Problems With Dirt Under the Deck
Building a new deck as an addition to your home adds value and creates space for enjoying the outdoors. Most decks are built over the dirt naturally found around the foundation of the home, not on a separate concrete slab. Installing a structure like a deck over dirt can lead to a variety of challenges and problems.
When groundhogs decide to burrow in the dirt below your deck, they may cause it to become seriously damaged or even collapse. Groundhogs can dig extensive burrows, even under full concrete deck slabs, according to AA Animal Control. These burrows collapse during rainstorms or when the load on the dirt increases. As the dirt above the burrows fills them in, cracks form in the concrete footers the deck is built on. This weakens them, and if enough dirt moves, the footers could slide with it and break the wooden support beams. Groundhogs are difficult to persuade to leave once they inhabit a certain area, but trapping and removing them will prevent them from creating a large burrow system below your deck.
Dirt without plant roots or other structures to keep it in place will slide when it gets wet, creating instability in the ground and damaging the concrete footers. Removing the sod, grass or other ground-cover plants in the area where you plan to build your deck will destroy important root systems, says Virginia Decking & Remodeling. If the site is bare from grading for construction of the home, planting grass or sod and allowing it to become firmly rooted will help prevent soil erosion. The plants may die from lack of sunlight, but the mesh of roots will remain. Putting down a layer of black polyethylene will prevent weeds from growing up through the deck seams without removing root systems.
- When groundhogs decide to burrow in the dirt below your deck, they may cause it to become seriously damaged or even collapse.
Soil that regularly becomes wet, but does not allow standing water and does not slide in heavy rains, is suitable for building a deck on. If the soil is too wet, it may not remain stable. Digging properly designed trenches will help drain water from the area and prevent swampy soil, says author Stephen Cory, in his book, "Decks: Step-by-Step Projects." Another alternative, French drains, constructed of corrugated pipes with drainage holes, can be buried under the soil to carry excess water away. Installing either of these drainage systems is easier before the deck is built, especially if a solid concrete slab will be poured.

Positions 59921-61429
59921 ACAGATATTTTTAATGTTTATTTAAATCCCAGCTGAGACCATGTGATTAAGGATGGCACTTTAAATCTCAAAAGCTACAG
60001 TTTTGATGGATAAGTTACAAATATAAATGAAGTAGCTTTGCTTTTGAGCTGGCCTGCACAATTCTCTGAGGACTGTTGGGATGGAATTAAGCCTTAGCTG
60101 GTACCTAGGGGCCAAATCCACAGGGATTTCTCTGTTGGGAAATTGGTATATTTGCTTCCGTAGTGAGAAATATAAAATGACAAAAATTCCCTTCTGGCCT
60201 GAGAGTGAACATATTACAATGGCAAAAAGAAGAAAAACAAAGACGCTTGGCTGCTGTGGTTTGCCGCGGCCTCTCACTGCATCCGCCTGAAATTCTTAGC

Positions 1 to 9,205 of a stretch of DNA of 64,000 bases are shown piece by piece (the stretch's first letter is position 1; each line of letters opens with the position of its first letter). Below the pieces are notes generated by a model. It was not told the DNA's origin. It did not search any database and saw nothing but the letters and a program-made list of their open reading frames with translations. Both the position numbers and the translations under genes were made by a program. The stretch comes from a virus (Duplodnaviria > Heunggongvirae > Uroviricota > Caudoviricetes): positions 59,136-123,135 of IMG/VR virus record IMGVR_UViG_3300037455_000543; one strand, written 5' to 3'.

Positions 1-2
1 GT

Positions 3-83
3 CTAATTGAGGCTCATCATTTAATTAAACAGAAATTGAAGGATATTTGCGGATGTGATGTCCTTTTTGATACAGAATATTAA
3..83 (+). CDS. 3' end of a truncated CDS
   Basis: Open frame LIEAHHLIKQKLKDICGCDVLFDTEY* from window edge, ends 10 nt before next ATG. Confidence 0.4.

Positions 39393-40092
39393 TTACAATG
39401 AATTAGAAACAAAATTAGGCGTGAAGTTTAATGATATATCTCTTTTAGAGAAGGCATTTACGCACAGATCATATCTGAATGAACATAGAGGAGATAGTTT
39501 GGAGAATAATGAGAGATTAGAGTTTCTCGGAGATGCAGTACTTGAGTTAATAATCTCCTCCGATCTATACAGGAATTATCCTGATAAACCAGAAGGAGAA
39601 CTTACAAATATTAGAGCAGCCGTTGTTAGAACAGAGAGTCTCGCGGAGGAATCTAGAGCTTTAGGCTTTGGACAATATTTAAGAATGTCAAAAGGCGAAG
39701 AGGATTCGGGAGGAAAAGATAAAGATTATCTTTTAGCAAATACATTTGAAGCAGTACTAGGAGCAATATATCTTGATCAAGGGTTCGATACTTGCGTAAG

Soil that is loose from excavation or water rising from the water table will not support heavy concrete footers, Cory writes. Digging into the soil at least 16 inches should provide a stable and compacted base of soil for supporting the deck. Large chunks of rocks or tree roots may be present at this level in the soil, but the extra work will ensure that your deck's supports will survive all weather conditions.
- Soil that regularly becomes wet, but does not allow standing water and does not slide in heavy rains, is suitable for building a deck on.
- Large chunks of rocks or tree roots may be present at this level in the soil, but the extra work will ensure that your deck's supports will survive all weather conditions.
- AA Animal Control: How to Get Rid of Groundhogs
- Virginia Decking & Remodeling: How to Build a Beautiful Wooden Deck
- "Decks: Step-by-Step Projects"; Stephen Fry; 2002.
Jessica Kolifrath is a competent copywriter who has been writing professionally since 2008. She is based in the Atlanta area but travels around the Southeastern United States regularly. She currently holds an associate degree in psychology and is pursuing a bachelor's degree in the field.